Source: Sydney Morning Herald

Why regions can't persuade fly-in fly-out workers to live locally (14/02/2017)
Regions that offer adequate amenities for residents have the best chance of converting long-distance commuters, writes Riccardo Welters and Christopher Nicholas.
Source: ABC

South Australia power sector facing ABCC crossfire (14/02/2017)
Unions have warned South Australia’s volatile power sector faces industrial upheaval as the state’s electricity distribution network seeks to impose the Turnbull government’s contentious construction code on hundreds of workers. SA Power Networks has ­angered unions by seeking to negotiate separate enterprise agreements for its 2000-strong workforce, insisting it would be unlikely to be eligible for an exemption from the Australian Building and Construction Commission’s new building code.
Source: The Australian

Australia Post investigated over alleged manipulation of injury rate for bonuses (14/02/2017)
Comcare is investigating Australia Post over allegations that some senior managers manipulated data on injured employees' absences from work to meet key performance indicators and secure hefty bonuses. The allegations, from former and current Australia Post managers, include senior staff delaying injury claims, recording workers on sick leave when they are really absent on injury, and paying for medical expenses in lieu of workers lodging compensation claims.
Source: Australian Financial Review

Australian Toll Group workers face the brunt of job cut drive (14/02/2017)
Australian employees at transport giant Toll are expected to bear the brunt of a large job-cutting drive, starting with up to 200 layoffs to be announced this week. Managers from Toll Group will hold meetings with union officials in coming days to discuss job losses.
Source: Sydney Morning Herald

Senate inquiry told ABCC law will not 'level the playing field' for all (14/02/2017)
Not all building and construction companies will benefit from the "level playing field" the federal government promised to create with the introduction of its Australian Building and Construction law, a Senate inquiry has heard. A Senate inquiry on amendments to the Australian Building and Construction Commission law passed in December has heard that companies that signed new enterprise agreements before 2014 will be disadvantaged in tendering for lucrative government-funded building projects.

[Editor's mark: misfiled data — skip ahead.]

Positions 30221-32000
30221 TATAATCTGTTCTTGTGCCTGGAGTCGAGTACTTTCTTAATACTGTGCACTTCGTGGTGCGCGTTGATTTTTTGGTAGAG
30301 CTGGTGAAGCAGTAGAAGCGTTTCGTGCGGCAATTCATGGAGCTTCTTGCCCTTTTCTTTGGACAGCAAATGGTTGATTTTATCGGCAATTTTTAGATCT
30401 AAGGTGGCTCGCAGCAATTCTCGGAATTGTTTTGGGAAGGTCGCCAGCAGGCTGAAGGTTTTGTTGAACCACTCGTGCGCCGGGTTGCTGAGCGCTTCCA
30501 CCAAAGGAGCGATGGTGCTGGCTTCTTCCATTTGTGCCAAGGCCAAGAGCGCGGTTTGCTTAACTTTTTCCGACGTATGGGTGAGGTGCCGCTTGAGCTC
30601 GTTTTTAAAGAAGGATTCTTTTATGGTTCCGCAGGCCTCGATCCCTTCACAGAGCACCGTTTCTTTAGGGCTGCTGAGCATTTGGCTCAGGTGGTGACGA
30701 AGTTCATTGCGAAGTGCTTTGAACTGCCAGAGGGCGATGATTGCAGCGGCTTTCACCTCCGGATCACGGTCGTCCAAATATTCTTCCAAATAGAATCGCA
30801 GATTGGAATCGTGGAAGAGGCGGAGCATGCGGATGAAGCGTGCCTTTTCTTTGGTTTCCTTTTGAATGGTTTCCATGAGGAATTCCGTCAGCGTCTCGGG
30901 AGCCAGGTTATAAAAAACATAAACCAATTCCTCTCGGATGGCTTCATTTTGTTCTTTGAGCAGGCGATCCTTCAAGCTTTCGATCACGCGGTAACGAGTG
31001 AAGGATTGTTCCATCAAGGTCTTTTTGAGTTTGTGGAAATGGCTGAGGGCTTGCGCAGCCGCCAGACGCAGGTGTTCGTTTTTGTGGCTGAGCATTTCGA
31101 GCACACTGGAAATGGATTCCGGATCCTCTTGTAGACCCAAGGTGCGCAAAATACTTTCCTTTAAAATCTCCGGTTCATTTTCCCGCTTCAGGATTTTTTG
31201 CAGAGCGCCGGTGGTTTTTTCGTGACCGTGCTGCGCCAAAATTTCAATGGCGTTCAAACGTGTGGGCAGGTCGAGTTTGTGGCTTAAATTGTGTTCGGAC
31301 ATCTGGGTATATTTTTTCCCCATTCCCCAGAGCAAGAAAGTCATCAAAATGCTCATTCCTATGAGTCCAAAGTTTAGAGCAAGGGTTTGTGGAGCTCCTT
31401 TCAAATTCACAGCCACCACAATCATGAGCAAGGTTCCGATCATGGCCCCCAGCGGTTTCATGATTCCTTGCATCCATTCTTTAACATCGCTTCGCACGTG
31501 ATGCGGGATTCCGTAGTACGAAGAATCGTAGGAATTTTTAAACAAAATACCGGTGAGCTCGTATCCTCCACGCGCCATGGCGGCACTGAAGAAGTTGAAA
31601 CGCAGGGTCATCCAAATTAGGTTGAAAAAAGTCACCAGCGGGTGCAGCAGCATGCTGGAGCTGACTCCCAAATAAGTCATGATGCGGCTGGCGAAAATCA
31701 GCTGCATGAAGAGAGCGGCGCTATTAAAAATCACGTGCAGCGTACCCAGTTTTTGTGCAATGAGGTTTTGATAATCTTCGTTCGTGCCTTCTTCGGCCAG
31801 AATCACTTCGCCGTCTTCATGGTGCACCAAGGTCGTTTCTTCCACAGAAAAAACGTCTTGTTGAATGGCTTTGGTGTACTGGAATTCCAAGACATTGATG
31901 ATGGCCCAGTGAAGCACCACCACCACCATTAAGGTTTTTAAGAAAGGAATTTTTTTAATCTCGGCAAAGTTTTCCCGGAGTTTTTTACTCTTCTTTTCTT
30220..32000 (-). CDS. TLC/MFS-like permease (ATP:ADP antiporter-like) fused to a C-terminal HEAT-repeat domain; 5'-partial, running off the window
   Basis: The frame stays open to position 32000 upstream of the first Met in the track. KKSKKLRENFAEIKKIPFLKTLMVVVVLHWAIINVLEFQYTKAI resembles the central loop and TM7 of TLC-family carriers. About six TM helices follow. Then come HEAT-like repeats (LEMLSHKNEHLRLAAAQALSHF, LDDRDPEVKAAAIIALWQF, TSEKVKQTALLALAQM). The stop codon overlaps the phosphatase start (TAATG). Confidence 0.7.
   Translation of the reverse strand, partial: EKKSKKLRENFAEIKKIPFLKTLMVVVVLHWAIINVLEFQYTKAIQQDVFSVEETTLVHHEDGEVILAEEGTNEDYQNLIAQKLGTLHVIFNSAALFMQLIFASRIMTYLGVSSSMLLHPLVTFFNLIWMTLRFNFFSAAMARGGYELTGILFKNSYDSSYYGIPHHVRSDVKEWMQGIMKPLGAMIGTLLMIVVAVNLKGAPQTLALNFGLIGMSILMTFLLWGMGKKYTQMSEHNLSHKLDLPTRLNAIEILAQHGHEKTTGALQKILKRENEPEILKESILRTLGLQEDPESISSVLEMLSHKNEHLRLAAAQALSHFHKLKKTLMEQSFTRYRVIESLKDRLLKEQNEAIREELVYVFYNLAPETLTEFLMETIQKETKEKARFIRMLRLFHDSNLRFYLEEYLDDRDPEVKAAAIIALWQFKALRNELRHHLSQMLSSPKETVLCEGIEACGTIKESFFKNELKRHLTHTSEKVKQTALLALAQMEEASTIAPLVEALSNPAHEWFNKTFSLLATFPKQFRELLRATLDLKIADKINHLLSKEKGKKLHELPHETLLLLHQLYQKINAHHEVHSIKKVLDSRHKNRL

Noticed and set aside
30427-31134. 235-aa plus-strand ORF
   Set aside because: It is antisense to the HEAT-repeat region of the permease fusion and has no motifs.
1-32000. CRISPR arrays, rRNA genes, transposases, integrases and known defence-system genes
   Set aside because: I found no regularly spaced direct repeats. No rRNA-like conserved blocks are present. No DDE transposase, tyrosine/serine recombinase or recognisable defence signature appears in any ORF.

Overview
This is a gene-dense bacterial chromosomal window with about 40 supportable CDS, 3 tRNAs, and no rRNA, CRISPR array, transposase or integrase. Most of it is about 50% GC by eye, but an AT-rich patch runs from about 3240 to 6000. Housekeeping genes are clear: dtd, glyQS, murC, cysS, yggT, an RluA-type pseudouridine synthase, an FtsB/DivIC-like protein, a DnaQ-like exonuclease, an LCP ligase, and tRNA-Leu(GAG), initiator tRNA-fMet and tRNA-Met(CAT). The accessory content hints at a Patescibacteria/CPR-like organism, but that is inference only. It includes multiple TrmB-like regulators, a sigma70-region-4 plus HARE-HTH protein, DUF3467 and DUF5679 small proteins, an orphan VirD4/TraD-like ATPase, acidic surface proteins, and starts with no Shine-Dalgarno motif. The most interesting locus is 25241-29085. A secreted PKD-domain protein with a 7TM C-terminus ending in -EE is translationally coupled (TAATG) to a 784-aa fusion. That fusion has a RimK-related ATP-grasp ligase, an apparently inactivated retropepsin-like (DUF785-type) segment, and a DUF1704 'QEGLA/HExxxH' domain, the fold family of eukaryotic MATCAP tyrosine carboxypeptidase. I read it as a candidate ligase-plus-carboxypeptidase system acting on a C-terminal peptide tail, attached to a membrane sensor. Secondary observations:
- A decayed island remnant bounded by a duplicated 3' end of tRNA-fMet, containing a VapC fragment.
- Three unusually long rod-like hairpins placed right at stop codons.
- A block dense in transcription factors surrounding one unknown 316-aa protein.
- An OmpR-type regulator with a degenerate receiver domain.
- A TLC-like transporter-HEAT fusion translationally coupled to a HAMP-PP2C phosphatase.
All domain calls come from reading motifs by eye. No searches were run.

Source: Sydney Morning Herald

Labour 'flexibility' has come at a cost: underemployment (14/02/2017)
For all the signs that our economy is on the mend, two influential reports on Friday also highlighted the soft underbelly of Australia's labour market. Sure, economic growth is forecast to return back towards its long-term average, unemployment has probably peaked, and the era of ultra-low interest rates is nearing an end. But that is little comfort for the many workers who simply aren't getting enough hours.
Source: Sydney Morning Herald

Allan Fels calls for compensation scheme for Domino's workers (14/02/2017)
Embattled pizza giant Domino's faces calls for an independent compensation scheme for exploited workers as well as heightened scrutiny from the workplace regulator and the Senate amid allegations of widespread wage fraud. The chairman of the migration workers taskforce Professor Allan Fels said Domino's needed to take the lead and arrange a "genuine" and "independent" compensation scheme for underpaid workers, who he believes could be in the thousands.
Source: Sydney Morning Herald